Can anyone assist please?
      My ComputerSystem Spec

  7.    16 Nov 2015 #7

    Windows login passwords are only easily compromised if you can get access to the password file, which is on the disk.

    In other words, you need the drive to be un-encrypted in order to hack the password with any level of sophistication. Of course, a piece of malware on the computer could hack the password, or install a keylogger to get your password, but that could happen anyways even with a boot time password.
      My ComputerSystem Spec

  8.    16 Nov 2015 #8

    MicrosoftPains said: View Post
    The Windows login password protection is easily broken into
    If the TPM detects a change in boot parameters (if you try to boot from a DVD or USB for example) bitlocker will make you put in your recovery key. I'm not sure if it is easy to bypass windows password protection in this case (actually I've no idea but it is certainly harder).

    You can also require a pin and/or a physical usb key.

    The pin is actually recommended here in BitLocker Frequently Asked Questions (FAQ)
    What is the best practice for using BitLocker on an operating system drive?

    The recommended practice for BitLocker configuration on an operating system drive is to implement BitLocker on a computer with a TPM version 1.2 or 2.0 and a Trusted Computing Group (TCG)-compliant BIOS or UEFI firmware implementation, plus a PIN. By requiring a PIN that was set by the user in addition to the TPM validation, a malicious user that has physical access to the computer cannot simply start the computer.

    Is it possible to add an additional method of authentication without decrypting the drive if I only have the TPM authentication method enabled?

    You can use the Manage-bde.exe command-line tool to replace your TPM-only authentication mode with a multifactor authentication mode. For example, if BitLocker is enabled with TPM authentication only and you want to add PIN authentication, use the following commands from an elevated command prompt, replacing <4-20 digit numeric PIN> with the numeric PIN you want to use:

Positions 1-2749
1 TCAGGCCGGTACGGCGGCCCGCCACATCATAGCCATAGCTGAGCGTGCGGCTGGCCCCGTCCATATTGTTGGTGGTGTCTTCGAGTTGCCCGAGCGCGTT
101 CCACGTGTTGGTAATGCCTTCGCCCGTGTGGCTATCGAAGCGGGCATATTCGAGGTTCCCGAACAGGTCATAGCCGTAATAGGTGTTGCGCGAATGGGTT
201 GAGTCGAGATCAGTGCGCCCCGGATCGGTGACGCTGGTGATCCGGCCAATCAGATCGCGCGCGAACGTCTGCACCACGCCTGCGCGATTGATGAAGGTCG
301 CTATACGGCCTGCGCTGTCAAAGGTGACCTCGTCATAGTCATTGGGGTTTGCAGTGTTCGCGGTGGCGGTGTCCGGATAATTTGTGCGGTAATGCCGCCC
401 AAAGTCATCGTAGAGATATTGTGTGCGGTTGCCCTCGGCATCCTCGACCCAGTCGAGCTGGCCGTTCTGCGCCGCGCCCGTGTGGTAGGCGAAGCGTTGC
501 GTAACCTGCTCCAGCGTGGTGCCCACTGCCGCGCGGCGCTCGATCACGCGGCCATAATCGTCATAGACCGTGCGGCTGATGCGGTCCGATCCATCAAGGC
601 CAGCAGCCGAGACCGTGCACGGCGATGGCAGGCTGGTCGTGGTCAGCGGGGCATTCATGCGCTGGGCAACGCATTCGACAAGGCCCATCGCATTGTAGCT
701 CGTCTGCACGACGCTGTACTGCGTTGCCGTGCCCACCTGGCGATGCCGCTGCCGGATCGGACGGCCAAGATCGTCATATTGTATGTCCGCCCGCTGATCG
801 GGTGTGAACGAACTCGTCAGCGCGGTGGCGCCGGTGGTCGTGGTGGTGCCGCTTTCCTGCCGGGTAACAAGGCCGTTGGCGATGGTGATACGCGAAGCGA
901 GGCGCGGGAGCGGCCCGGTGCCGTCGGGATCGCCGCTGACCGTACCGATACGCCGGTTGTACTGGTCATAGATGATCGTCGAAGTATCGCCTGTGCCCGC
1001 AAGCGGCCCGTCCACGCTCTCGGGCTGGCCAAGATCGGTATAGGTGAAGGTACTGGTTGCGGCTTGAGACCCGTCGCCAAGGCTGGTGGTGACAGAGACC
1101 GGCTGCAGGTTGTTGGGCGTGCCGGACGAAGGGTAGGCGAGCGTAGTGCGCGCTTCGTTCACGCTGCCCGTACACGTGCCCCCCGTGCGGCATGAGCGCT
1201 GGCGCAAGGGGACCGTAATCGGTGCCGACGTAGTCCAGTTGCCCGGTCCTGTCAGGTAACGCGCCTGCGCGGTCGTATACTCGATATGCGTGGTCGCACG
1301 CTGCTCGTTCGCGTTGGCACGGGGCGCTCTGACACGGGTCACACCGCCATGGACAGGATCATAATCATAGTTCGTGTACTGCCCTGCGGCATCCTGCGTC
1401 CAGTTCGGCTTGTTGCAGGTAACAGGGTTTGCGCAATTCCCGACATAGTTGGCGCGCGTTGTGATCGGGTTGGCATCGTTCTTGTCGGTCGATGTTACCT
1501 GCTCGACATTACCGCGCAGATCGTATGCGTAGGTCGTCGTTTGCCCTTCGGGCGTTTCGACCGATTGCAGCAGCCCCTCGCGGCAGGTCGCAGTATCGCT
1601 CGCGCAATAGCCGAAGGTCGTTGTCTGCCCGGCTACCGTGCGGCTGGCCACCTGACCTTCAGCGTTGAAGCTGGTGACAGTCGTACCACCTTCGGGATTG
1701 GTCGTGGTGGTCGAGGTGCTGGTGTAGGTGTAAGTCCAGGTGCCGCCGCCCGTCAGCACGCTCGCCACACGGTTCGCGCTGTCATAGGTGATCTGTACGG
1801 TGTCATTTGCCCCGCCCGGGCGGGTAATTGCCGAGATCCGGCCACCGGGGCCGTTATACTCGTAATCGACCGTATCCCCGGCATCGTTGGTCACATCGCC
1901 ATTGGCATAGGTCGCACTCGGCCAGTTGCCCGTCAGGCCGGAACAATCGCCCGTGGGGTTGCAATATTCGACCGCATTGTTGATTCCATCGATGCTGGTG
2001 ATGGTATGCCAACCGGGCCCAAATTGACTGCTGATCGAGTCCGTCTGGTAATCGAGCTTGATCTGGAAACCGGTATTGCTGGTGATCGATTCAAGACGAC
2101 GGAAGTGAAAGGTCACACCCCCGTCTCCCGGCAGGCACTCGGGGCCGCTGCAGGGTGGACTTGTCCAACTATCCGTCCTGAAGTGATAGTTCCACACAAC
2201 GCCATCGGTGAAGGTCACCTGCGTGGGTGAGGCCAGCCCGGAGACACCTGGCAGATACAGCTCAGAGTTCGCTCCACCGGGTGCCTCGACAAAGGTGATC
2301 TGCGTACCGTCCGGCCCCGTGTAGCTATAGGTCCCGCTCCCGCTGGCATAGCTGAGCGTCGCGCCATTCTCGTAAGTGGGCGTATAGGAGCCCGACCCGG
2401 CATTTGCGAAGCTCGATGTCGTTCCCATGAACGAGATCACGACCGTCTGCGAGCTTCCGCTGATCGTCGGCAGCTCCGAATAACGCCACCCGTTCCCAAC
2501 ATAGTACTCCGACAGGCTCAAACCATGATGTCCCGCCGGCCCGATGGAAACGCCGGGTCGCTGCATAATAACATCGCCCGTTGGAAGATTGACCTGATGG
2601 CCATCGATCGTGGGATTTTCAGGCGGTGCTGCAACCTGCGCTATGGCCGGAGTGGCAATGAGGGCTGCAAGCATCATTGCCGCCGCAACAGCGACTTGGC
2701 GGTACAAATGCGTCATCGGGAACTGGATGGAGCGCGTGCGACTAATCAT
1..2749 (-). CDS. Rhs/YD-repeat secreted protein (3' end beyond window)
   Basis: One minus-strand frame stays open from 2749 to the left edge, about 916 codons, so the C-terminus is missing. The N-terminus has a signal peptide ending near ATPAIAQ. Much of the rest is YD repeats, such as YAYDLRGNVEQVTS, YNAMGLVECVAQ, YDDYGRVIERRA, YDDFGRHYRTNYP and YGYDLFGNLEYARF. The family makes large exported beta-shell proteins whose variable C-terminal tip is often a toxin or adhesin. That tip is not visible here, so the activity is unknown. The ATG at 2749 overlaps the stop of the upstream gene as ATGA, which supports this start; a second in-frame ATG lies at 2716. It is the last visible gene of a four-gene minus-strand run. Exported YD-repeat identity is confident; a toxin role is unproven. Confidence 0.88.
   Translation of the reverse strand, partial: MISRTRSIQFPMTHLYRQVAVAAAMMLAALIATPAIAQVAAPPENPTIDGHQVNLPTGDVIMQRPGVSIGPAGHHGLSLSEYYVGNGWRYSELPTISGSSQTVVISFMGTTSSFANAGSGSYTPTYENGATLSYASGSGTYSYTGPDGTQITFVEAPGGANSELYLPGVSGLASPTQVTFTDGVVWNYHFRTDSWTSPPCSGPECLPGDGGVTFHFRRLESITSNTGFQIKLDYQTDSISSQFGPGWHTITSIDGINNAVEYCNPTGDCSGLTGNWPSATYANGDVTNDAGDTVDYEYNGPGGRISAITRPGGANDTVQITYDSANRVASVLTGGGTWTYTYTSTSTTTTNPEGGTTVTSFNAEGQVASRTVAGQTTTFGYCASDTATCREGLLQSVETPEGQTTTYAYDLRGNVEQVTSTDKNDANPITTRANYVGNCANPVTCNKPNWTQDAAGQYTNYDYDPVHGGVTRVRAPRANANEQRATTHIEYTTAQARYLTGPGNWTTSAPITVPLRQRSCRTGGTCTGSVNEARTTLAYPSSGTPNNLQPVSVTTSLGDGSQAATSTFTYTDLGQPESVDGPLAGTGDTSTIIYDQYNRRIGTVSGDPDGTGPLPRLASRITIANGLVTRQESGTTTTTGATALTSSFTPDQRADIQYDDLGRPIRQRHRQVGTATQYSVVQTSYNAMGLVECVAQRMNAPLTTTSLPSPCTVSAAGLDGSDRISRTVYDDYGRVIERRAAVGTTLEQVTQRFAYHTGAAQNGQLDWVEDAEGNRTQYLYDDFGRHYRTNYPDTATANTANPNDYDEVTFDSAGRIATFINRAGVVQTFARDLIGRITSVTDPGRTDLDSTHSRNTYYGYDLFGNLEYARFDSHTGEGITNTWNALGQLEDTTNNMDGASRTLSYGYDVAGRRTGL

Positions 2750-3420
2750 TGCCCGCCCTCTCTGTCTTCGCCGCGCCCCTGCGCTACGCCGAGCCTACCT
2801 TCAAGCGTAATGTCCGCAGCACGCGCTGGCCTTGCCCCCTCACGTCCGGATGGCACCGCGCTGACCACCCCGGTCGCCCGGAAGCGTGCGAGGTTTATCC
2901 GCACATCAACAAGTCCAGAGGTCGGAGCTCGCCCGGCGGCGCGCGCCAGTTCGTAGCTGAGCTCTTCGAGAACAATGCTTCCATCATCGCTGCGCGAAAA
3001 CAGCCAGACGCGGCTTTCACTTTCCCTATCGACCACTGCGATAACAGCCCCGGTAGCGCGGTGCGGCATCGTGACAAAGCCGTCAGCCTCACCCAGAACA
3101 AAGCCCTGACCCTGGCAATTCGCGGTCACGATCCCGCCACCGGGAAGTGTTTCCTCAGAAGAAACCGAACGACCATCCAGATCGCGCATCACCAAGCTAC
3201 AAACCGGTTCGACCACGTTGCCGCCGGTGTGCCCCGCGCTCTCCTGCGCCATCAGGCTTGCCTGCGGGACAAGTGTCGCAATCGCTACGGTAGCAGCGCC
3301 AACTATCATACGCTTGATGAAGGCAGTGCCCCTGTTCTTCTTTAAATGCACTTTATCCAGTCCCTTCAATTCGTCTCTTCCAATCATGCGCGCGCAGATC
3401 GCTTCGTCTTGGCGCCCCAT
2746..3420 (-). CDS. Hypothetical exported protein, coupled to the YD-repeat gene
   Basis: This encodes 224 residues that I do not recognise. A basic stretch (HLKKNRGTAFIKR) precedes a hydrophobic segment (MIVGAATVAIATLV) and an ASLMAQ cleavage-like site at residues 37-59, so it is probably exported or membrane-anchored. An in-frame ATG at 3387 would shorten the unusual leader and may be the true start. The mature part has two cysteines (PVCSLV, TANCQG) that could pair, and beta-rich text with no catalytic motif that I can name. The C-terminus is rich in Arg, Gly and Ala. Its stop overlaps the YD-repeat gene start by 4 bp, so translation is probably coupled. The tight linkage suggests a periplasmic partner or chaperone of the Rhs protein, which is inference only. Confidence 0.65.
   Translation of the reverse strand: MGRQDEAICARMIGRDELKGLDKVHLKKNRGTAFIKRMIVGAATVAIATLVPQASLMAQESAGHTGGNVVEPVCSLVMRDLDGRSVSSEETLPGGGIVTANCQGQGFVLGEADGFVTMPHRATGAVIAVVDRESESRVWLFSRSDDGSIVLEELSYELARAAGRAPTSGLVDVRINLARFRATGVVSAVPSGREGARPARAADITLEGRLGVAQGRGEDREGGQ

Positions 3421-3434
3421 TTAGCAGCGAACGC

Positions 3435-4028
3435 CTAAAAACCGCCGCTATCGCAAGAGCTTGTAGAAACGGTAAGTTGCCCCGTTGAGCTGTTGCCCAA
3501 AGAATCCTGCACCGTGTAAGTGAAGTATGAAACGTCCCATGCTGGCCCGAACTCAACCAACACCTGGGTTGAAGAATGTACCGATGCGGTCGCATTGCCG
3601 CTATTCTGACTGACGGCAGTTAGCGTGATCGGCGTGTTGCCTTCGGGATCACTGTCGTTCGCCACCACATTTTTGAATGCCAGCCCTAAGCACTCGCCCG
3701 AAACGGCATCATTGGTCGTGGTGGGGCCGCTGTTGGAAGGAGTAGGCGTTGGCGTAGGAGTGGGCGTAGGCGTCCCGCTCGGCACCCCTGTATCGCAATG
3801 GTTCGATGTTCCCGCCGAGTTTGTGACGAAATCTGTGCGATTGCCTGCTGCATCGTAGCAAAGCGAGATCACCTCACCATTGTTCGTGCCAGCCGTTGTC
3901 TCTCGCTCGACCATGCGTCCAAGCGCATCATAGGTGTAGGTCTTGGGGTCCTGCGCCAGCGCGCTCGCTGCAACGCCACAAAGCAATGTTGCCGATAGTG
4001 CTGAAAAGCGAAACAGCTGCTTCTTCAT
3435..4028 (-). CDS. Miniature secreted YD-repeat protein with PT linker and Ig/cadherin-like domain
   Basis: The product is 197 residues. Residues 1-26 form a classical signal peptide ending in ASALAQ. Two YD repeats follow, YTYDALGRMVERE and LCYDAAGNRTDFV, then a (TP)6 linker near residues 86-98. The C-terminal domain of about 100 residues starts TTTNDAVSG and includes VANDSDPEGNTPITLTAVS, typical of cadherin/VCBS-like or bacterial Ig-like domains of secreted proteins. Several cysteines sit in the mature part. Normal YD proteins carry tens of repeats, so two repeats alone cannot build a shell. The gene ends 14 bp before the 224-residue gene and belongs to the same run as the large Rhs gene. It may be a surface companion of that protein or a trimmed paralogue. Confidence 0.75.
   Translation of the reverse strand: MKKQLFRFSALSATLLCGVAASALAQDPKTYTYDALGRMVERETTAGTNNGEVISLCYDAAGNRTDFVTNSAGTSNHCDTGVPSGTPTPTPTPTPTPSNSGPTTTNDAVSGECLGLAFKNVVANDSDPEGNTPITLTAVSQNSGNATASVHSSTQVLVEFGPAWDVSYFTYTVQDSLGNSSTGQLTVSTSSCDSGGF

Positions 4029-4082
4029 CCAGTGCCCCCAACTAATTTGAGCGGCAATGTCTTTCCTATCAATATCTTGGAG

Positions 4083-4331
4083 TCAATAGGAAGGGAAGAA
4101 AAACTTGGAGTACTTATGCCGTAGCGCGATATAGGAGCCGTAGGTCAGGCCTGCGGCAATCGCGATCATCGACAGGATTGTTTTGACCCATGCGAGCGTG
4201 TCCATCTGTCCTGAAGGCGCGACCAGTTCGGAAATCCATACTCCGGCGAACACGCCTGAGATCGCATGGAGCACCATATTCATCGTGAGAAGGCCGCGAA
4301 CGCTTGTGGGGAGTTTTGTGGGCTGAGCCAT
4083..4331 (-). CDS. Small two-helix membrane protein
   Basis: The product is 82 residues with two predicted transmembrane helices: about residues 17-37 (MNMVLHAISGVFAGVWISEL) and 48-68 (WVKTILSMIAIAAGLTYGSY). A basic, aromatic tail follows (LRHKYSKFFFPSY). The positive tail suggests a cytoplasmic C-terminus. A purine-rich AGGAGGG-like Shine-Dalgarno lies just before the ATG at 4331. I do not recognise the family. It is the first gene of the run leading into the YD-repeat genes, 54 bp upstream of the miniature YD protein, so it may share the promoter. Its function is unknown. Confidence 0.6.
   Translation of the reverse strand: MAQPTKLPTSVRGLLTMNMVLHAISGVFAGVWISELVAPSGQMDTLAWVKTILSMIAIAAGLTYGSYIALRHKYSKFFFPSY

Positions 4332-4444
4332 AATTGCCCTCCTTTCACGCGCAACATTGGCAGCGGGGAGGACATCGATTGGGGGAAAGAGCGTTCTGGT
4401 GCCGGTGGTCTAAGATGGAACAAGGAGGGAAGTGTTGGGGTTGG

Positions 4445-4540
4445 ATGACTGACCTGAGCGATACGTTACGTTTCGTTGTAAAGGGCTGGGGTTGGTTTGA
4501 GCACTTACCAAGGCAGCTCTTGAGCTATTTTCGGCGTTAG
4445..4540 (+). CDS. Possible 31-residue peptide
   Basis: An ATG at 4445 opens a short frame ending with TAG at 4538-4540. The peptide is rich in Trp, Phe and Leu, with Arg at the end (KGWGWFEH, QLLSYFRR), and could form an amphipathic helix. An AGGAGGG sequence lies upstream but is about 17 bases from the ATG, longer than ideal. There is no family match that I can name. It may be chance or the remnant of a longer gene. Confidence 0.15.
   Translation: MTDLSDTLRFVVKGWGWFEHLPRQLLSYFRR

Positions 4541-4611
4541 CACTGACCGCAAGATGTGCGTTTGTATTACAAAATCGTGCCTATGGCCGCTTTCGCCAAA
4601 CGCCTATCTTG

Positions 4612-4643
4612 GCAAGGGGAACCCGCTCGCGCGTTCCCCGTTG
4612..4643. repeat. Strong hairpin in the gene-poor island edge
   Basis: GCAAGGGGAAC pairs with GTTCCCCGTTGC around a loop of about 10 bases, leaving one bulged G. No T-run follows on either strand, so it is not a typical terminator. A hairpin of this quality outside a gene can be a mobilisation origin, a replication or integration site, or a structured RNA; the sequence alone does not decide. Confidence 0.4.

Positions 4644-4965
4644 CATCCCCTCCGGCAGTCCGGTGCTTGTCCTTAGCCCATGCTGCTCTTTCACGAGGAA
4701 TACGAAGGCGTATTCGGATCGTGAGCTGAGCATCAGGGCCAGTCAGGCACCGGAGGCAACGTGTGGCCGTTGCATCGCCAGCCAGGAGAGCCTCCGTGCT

manage-bde –protectors –delete %systemdrive% -type tpm

    manage-bde –protectors –add %systemdrive% -tpmandpin <4-20 digit numeric PIN>
    Personally I use TPM and no pin and log into Windows using fingerprint reader.

    It would need someone more expert that me to say if this was good approach though. Probably a PIN as well would be more secure but you can't reboot remotely if you use a PIN.
      My ComputerSystem Spec

  9.    16 Nov 2015 #9

    I have managed to solve the issue thanks to the terrific guys here on these forums.

    For anyone else who is ever in the same boat, step 5 on this page is what you need to do. As it states, you need to unencrypt your hard-drive, then configure the settings in step 5, and then encrypt your drive again.

    Now it asks me for a Bitlocker pin number whenever I start-up my computer.

    THANK YOU to everyone for your incredible assistance. I have enjoyed far more knowledgeable folk and superior support here than I have ever seen on Microsoft's lousy forums where their own staff have little idea about the products they supposedly specialise in. It's a real pity that, now that we are even into version 10 of Windows, even the simplest of steps is made into a headache that can take 10+ hours to resolve. For the life of me, I don't know why Bitlocker can't just ask you "would you like to set-up a password when you start-up your computer?" instead of having to go into the deeper recesses of the operating system's configuration options and taking 25 steps to be able to so.

    Thanks everyone!
      My ComputerSystem Spec

  10.    16 Nov 2015 #10

    Glad you got it sorted
      My ComputerSystem Spec